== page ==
Opinion: Bringing in the newspaper – the hard way


Commentary by Ward Degler

The newspaper was right where it always was – in the middle of the driveway. Fine, except today the driveway was a sheet of ice. I knew I would break every bone in my body if I tried to walk on it.

Just as I was thinking about trying it, anyway, a sparrow flew down to the drive, enticed by a stray seed, and skidded across the ice before ruffling its feathers and flying away in humiliated disgust. It reminded me of a cartoon where Daffy Duck was showing off his ice-skating prowess, lost control and skidded into a tree, which caused about 50 tons of snow to break loose from the tree and bury the poor duck.

I was in a quandary. Being a creature of habit, I need my newspaper and coffee in the morning. Without the paper, I might as well go back to bed.

I needed something to reach the paper and pull it off the driveway. I tried the snow shovel, a broom and a stray two-by-four. All, too short.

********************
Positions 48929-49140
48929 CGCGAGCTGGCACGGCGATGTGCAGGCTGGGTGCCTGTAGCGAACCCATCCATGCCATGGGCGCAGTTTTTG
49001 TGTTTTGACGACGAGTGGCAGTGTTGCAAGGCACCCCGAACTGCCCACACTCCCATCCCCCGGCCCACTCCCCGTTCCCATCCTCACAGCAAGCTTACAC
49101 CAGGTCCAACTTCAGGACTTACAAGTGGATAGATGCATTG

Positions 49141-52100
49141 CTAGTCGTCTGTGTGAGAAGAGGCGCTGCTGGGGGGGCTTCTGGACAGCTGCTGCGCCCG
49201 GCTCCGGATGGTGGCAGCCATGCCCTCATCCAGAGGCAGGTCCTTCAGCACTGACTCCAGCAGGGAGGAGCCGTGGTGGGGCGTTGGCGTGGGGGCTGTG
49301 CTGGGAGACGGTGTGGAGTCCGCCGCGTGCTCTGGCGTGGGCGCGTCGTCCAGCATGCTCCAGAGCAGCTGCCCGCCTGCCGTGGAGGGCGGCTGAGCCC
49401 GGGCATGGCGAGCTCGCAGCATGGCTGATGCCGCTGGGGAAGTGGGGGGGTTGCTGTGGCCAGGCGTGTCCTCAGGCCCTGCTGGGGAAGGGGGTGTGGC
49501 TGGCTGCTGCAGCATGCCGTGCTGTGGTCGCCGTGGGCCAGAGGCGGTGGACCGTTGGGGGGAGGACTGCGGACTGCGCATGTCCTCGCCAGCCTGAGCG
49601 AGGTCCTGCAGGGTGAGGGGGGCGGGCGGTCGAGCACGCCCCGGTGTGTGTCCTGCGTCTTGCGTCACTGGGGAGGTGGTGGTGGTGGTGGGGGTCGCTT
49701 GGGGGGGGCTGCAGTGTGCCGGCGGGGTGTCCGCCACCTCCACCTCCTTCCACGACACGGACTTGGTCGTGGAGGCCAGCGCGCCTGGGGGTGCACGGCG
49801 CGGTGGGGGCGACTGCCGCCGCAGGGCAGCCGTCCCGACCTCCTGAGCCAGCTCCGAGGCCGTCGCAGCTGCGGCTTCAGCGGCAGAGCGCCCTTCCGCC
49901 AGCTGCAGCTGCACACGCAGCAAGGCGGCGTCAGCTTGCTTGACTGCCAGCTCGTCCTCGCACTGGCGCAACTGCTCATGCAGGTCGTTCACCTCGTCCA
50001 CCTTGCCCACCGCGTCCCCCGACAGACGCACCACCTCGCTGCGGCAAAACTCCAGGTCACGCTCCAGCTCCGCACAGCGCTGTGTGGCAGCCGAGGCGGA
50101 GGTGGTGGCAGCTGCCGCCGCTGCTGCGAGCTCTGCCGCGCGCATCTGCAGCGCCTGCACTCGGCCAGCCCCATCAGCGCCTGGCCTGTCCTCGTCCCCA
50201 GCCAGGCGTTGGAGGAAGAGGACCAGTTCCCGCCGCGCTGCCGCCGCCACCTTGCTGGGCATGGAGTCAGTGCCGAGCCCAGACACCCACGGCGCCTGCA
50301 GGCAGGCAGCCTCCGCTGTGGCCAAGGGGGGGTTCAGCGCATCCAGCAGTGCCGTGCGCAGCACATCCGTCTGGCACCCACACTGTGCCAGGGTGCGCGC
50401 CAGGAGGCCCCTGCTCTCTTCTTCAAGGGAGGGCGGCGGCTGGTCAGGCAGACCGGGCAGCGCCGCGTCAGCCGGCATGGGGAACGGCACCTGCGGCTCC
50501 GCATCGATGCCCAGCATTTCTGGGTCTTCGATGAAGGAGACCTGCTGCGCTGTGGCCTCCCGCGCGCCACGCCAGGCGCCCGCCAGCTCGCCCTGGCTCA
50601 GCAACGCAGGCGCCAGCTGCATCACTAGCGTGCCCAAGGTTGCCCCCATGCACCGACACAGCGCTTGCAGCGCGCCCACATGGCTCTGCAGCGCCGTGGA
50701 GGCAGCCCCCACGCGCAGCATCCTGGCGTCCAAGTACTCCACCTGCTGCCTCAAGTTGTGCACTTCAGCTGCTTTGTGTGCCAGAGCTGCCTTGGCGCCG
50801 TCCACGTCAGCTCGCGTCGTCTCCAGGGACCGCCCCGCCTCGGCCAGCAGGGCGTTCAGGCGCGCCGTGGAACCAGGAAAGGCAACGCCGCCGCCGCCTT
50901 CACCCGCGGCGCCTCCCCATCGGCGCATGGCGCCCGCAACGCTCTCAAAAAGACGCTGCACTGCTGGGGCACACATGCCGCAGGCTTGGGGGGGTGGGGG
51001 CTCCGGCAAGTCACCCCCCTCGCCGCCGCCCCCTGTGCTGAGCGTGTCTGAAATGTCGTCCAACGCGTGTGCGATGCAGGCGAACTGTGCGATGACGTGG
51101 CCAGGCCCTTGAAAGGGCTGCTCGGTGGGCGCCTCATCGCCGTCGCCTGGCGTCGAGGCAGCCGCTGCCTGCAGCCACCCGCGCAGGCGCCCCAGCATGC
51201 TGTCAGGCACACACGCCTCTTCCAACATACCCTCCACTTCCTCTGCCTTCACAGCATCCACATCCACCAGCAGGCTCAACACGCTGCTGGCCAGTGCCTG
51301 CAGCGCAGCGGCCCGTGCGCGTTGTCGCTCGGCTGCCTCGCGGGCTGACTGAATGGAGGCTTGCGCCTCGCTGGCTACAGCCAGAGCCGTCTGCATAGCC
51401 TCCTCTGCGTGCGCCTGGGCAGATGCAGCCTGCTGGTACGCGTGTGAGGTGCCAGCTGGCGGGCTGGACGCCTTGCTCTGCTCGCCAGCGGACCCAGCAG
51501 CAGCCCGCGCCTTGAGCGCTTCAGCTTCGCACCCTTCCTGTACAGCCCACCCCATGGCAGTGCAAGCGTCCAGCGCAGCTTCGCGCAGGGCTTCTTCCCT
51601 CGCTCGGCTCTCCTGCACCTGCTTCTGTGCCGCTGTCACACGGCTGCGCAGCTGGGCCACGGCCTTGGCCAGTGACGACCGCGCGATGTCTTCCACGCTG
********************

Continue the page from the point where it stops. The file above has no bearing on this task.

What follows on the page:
Desperate, I searched the garage and found an old extension cord that didn’t have a plug at one end. I figured I could use it like a lasso, catch it under the edge of the paper and haul it in. Easy-peasy.

The problem was extension cords tend to be stiff. And when they have been rolled up for several years, they will stubbornly stay that way, even when you unroll them.

For several long minutes I stood at the edge of the driveway, heaving this coiled up wire onto the ice. The thing about coiled up wires is they make poor lassos. They just look like long, spindly coil springs bouncing around on the ice while completely ignoring the newspaper.

Frustrated, I pulled the wire in and painstakingly straightened every coil. Then I began flinging it onto the driveway again. Over and over I cast my trusty lariat, looking like an idiot. Cars slowed as they drove by. I smiled innocently and waved.

Finally, the cord caught on the edge of the paper. Slowly, I pulled it in as I edged closer to the edge of the driveway and under the low-hanging limbs of the smoke tree by the mailbox.

Just as I reached for the paper, I slipped on a patch of icy leaves and fell hard against the smoke tree. About 50 tons of snow broke loose from the tree and buried me.

Suddenly, I knew how Daffy felt.

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